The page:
(LANCASTER, Pa.) SafeHouse Lancaster reached a merger agreement with YWCA Lancaster on Thursday. The merger means that SafeHouse Lancaster will now work under the YWCA in terms of name, programs, funding and continuation as an organization.
SafeHouse Lancaster started last summer to keep protests and protesters safe. The organization eventually grew into helping young Black and brown people shape their vision for activism. SafeHouse Lancaster also helped local businesses implement anti-racist policies for employees and consumers.
YWCA Lancaster and SafeHouse Lancaster created a partnership over the past year, creating programs, discussions and building a space for the community.
"It made sense for us to go with an organization that had not only the money and space to build out our programs but also had been around for a long time and fit very well with our values," said SafeHouse founder Isaac Etter.
SafeHouse Lancaster hopes that through the merger, major planned projects will be doable.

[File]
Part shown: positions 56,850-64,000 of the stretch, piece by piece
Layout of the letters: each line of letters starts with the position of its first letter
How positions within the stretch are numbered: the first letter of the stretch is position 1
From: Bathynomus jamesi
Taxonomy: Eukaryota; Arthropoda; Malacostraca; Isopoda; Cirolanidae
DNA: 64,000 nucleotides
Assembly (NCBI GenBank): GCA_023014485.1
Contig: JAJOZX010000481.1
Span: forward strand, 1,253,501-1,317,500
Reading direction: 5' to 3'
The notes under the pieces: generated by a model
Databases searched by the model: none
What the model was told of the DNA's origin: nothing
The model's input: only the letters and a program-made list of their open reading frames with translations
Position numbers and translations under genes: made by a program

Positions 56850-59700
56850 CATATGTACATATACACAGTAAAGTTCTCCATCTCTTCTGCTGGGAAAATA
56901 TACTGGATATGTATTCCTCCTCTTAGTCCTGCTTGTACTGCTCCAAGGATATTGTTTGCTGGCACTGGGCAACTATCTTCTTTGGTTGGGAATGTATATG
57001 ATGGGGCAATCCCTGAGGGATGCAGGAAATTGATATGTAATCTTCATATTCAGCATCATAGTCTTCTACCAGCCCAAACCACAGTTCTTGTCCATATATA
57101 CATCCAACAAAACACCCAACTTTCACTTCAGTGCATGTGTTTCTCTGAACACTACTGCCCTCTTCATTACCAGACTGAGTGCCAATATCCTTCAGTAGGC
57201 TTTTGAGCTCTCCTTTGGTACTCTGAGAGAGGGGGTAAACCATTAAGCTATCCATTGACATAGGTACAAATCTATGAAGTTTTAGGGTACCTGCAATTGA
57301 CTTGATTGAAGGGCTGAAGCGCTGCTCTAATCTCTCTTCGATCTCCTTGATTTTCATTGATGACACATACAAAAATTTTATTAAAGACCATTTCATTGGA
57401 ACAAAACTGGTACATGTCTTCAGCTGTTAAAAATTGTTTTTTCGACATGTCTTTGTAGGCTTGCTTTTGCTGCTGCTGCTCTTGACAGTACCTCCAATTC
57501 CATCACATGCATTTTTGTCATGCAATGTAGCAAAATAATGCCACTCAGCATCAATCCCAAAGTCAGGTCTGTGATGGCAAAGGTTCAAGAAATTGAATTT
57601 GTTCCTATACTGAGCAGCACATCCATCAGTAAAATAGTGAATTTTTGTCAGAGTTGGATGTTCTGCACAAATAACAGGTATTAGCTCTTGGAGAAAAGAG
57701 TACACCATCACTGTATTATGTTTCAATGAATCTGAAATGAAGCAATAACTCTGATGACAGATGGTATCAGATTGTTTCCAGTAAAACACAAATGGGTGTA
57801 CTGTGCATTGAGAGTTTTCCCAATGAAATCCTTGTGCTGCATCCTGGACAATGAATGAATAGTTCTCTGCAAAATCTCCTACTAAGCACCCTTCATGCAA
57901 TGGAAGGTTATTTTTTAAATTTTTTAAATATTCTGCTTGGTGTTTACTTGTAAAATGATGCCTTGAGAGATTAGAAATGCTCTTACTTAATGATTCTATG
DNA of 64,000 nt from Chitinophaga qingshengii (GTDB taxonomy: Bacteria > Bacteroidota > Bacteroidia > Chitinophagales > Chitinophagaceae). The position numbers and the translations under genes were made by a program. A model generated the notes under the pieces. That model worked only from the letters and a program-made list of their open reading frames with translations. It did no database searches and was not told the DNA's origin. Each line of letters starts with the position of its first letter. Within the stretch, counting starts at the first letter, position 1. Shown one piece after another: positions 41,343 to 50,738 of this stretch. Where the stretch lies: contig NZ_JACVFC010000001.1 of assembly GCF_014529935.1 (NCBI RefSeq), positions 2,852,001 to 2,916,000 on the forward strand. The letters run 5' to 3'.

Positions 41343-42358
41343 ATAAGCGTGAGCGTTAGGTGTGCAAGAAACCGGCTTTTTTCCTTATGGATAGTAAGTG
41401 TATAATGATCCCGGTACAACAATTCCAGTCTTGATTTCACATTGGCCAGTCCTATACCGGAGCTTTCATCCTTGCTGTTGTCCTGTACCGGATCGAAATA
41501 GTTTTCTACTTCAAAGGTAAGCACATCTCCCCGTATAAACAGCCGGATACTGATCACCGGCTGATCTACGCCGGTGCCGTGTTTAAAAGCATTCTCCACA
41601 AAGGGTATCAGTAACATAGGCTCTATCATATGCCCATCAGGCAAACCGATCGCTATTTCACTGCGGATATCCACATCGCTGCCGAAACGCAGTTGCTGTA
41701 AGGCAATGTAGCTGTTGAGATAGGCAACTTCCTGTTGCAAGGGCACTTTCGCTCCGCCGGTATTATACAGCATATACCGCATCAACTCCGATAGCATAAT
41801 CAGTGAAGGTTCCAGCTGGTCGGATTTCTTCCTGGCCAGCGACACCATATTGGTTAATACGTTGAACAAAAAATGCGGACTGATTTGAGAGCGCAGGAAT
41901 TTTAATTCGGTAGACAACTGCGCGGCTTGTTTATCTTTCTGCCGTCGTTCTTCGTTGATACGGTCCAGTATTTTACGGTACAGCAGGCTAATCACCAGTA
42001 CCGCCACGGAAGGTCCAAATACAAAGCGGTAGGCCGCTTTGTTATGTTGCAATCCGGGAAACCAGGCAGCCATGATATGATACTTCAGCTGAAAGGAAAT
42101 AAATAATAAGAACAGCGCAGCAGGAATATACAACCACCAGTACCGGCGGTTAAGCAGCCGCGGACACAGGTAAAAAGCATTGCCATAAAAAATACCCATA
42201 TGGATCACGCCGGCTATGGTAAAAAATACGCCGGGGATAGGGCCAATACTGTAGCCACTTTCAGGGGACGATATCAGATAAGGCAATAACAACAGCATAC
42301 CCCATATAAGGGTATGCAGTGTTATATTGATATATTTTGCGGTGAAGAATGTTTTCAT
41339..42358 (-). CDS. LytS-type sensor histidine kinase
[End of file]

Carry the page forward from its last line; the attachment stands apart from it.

The ABC Group project is an anti-racist Business and Community group for business owners who want to learn more about anti-racist practices and policies and how to implement them in their business.
Another program is the Everyday Activism program that Etter built for college-age Black and brown people. The program is a 10-week intensive class on what activism is, who causes the social issues, how people can bring change and how to build plans for systemic change.
Etter has been an activist for the past six years and plans to continue contributing to the community in other ways. He chooses to sit on boards and be an advisor to several committees rather than run SafeHouse Lancaster.
"I've been running a consulting firm for the past three years, working on adoption, so we're expanding on that business and turning it into a tech company," said Etter. " We're building a lot of tech solutions to issues in child welfare."
The merger will keep the SafeHouse Lancaster mission alive and move YWCA Lancaster into a new direction. Programs that will empower the Lancaster community will continue to grow and train other community members to join.
"The win here was keeping our programs alive and keeping our mission alive," added Etter.
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